Asked about the potential candidates who frequently appear on Fox, the staffer responded: "Our bookers are begging Democrats to come on, we bend over backwards to get them and they won't go on. It is ridiculous and unfortunate. I don't think it is a valid reason not to go on, but they feel that way and it hurts our credibility if we can never get Democrats to go on."
"It feels frustrating that there is a lot of real journalism that goes on here, but what tends to get attention is what is controversial," the staffer added. "It gives the perception that the newsroom is in disarray."
Fox News officials declined to comment for this story.
Pressure on some Fox News reporters in the Washington, D.C., bureau to "slant news" and "distort" coverage has sparked some discontent in the newsroom there, according to sources with knowledge of the situation.
Since Bill Sammon assumed the role of Washington managing editor and vice president of news at the beginning of the Obama Administration, pressure from Fox management to produce stories that lean toward a conservative agenda, and distort news in some cases, has found its way into coverage, the sources said.
Sammon, who took over the post from Brit Hume in February 2009, is widely regarded as a conservative, including by Fox hosts Bill O'Reilly and Chris Wallace, who have characterized him on the air as "conservative."
In the past, Sammon boasted of his access to President Bush and used that to write several positive books about him. He also wrote a 2001 book titled "At Any Cost: How Al Gore Tried to Steal the Election."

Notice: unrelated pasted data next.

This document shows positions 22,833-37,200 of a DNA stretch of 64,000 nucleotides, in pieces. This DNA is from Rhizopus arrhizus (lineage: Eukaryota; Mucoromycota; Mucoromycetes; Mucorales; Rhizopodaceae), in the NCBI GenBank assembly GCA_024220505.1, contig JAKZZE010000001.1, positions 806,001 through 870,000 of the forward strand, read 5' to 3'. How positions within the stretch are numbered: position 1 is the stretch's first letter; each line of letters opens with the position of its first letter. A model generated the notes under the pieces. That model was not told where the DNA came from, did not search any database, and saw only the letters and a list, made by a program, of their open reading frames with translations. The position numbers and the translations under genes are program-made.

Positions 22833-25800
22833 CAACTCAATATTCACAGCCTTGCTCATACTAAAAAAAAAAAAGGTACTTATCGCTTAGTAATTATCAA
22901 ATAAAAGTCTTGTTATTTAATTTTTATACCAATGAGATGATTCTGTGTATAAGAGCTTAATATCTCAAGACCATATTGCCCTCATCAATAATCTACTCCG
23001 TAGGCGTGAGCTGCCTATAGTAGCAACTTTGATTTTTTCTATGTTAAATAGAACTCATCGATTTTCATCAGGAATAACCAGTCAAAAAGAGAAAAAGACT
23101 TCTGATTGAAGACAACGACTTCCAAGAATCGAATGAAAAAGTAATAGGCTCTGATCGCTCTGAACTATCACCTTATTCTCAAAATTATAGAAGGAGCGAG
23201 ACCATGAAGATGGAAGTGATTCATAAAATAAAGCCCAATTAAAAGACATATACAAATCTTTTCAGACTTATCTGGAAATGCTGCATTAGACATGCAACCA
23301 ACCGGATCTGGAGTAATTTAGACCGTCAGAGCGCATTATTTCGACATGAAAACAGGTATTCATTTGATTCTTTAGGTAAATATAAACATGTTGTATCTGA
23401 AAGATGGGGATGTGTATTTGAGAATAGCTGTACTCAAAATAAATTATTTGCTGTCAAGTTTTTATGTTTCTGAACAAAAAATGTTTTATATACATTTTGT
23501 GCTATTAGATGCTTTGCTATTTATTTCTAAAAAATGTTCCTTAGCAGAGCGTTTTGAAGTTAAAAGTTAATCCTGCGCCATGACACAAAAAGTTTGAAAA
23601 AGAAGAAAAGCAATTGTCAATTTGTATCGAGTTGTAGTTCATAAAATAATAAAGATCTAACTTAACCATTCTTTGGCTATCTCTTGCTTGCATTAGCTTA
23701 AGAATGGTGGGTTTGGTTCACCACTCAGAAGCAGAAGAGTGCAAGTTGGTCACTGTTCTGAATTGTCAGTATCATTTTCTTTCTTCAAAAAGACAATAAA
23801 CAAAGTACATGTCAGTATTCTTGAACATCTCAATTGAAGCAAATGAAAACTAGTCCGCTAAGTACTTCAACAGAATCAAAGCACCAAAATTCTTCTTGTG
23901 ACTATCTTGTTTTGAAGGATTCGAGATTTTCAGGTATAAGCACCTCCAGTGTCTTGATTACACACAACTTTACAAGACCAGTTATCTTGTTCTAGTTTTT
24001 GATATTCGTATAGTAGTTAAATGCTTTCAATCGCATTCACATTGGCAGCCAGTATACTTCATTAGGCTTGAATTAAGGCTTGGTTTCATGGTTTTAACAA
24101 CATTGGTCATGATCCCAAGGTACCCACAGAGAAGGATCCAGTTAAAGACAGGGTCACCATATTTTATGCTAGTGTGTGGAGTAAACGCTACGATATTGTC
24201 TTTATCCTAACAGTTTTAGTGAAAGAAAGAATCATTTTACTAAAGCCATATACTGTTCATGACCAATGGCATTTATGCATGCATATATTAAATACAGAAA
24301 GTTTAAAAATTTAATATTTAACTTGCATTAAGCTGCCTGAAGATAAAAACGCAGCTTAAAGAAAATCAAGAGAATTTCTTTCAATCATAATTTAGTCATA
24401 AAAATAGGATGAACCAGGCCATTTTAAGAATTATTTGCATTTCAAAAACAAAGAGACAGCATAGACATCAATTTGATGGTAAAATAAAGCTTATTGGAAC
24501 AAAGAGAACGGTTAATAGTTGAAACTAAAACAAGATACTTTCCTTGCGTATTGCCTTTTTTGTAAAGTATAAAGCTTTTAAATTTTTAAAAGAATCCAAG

Sammon's job was described at the time of his appointment as overseeing "editorial content in the Washington bureau, reporting to John Moody, Executive Vice President, News Editorial."
Sources tell Media Matters that the situation in the Fox Washington bureau represents a dramatic change from when Hume was managing editor.
According to one source, the pressure to slant Fox's reporting is coming from Sammon himself. Another source says that directives are coming from Fox management in New York and that Sammon -- unlike Hume -- doesn't have enough sway to push back.
The allegations fly in the face of Fox's claim that its news division is straight down the middle and not opinionated.
"[There is] more pressure from Sammon to slant news to the right or to tell people how to report news, doing it in a more brutish way," one source with knowledge of the situation said. "A lot of the reporters are conservative and are glad to pick up news. But there is a point at which it is no longer reporting, but distorting things."
"Brit Hume was also encouraging people to look at things with other points of view. Brit was smart to see that a lot of mainstream media ignore certain points of view," the source added. "That was a smart and effective way to build the Fox brand.
"But if you come in to say, 'ignore points of view and ignore facts,' then you are straying away from being a legitimate news reporter."
Asked about the first source's allegation, a second source with knowledge of the situation said, "I wouldn't disagree with it from this standpoint: Brit was the 800-pound gorilla who could pick up the phone and say he will not do that. Bill Sammon is no 800-pound gorilla within the organization. He doesn't have that much sway."
The second source also said of Sammon, "He is not going to buck the bosses in New York. The D.C. bureau chief [Brian Boughton] and managing editor in D.C. [Sammon] are not as powerful as they once were. They are not going to raise objections and fight hard. They will just pass on the message."
Fox News did not respond to requests for comment on Sammon.